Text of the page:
5 Ways To Get Your Business To Run Without You

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Some owners focus on growing their profits, while others are obsessed with sales goals. Have you ever considered making it your primary goal to set up your business so that it can thrive and grow without you?

A business not dependent on its owner is the ultimate asset to own. It allows you complete control over your time so that you can choose the projects you get involved in and the vacations you take. When it comes to getting out, a business independent of its owner is worth a lot more than an owner-dependent company.

Here are five ways to set up your business so that it can succeed without you.

1. Give Them A Stake In The Outcome

Jack Stack, the author of The Great Game of Business and A Stake In The Outcome wrote the book on creating an ownership culture inside your company: you are transparent about your financial results and you allow employees to participate in your financial success. This results in employees who act like owners when you’re not around.

2. Get Them To Walk In Your Shoes

If you’re not quite comfortable opening up the books to your employees, consider a simple management technique where you respond to every question your staff bring you with the same answer, “If you owned the company, what would you do?” By forcing your employees to walk in your shoes, you get them thinking about their question as you would and it builds the habit of starting to think like an owner. Pretty soon, employees are able to solve their own problems.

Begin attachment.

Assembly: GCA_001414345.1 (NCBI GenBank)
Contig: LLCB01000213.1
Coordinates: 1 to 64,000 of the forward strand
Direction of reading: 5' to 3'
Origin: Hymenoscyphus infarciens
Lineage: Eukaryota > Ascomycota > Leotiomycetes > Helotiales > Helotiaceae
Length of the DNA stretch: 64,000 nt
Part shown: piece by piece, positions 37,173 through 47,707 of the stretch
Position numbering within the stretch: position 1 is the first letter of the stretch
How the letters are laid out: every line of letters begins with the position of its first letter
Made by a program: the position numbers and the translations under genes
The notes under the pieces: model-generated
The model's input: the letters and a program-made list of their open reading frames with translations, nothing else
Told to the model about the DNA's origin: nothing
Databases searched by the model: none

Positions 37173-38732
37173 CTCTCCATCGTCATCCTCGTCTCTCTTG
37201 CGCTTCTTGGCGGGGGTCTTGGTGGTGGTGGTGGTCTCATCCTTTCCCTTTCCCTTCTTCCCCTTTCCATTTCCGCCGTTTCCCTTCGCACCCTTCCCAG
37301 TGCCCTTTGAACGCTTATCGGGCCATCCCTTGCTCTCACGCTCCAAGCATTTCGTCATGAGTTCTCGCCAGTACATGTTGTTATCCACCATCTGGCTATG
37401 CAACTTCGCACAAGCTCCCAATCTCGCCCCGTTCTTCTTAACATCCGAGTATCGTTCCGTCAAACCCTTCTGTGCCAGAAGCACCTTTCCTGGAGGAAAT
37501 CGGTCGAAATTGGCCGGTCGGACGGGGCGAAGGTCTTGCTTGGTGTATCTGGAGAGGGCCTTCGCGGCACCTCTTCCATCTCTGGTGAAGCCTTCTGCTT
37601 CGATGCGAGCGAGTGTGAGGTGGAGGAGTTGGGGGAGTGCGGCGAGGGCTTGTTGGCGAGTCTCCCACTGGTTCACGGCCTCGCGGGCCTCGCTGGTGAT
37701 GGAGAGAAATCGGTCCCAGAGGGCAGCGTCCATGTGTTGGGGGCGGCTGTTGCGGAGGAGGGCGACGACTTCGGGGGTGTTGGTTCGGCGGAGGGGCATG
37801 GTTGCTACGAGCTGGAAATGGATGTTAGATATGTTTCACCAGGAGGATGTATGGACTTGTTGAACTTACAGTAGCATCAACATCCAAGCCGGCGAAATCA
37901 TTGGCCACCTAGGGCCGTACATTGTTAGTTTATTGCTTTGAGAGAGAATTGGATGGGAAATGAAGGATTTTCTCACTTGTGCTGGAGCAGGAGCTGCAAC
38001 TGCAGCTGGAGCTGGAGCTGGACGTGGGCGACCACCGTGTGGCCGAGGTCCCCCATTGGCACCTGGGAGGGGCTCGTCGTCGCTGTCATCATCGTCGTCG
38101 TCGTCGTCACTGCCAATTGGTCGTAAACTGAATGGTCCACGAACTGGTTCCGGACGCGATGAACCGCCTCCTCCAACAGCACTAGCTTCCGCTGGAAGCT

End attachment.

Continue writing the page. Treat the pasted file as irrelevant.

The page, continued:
3. Vet Your Offerings

Identify the products and services which require your personal involvement in either making, delivering or selling them. Make a list of everything you sell and score each on a scale of 0 to 10 on how easy they are to teach an employee to handle. Assign a 10 to offerings that are easy to teach employees and give a lower score to anything that requires your personal attention. Commit to stopping to sell the lowest scoring product or service on your list. Repeat this exercise every quarter.

4. Create Automatic Customers

Are you the company’s best salesperson? If so, you’ll need to fire yourself as your company’s rainmaker in order to get it to run without you. One way to do this is to create a recurring revenue business model where customers buy from you automatically. Consider creating a service contract with your customers that offers to fulfill one of their ongoing needs on a regular basis.

5. Write An Instruction Manual For Your Business

Finally, make sure your company comes with instructions included. Write an employee manual or what MBA-types called Standard Operating Procedures (SOPs). These are a set of rules employees can follow for repetitive tasks in your company. This will ensure employees have a rulebook they can follow when you’re not around, and, when an employee leaves, you can quickly swap them out with a replacement to take on duties of the job.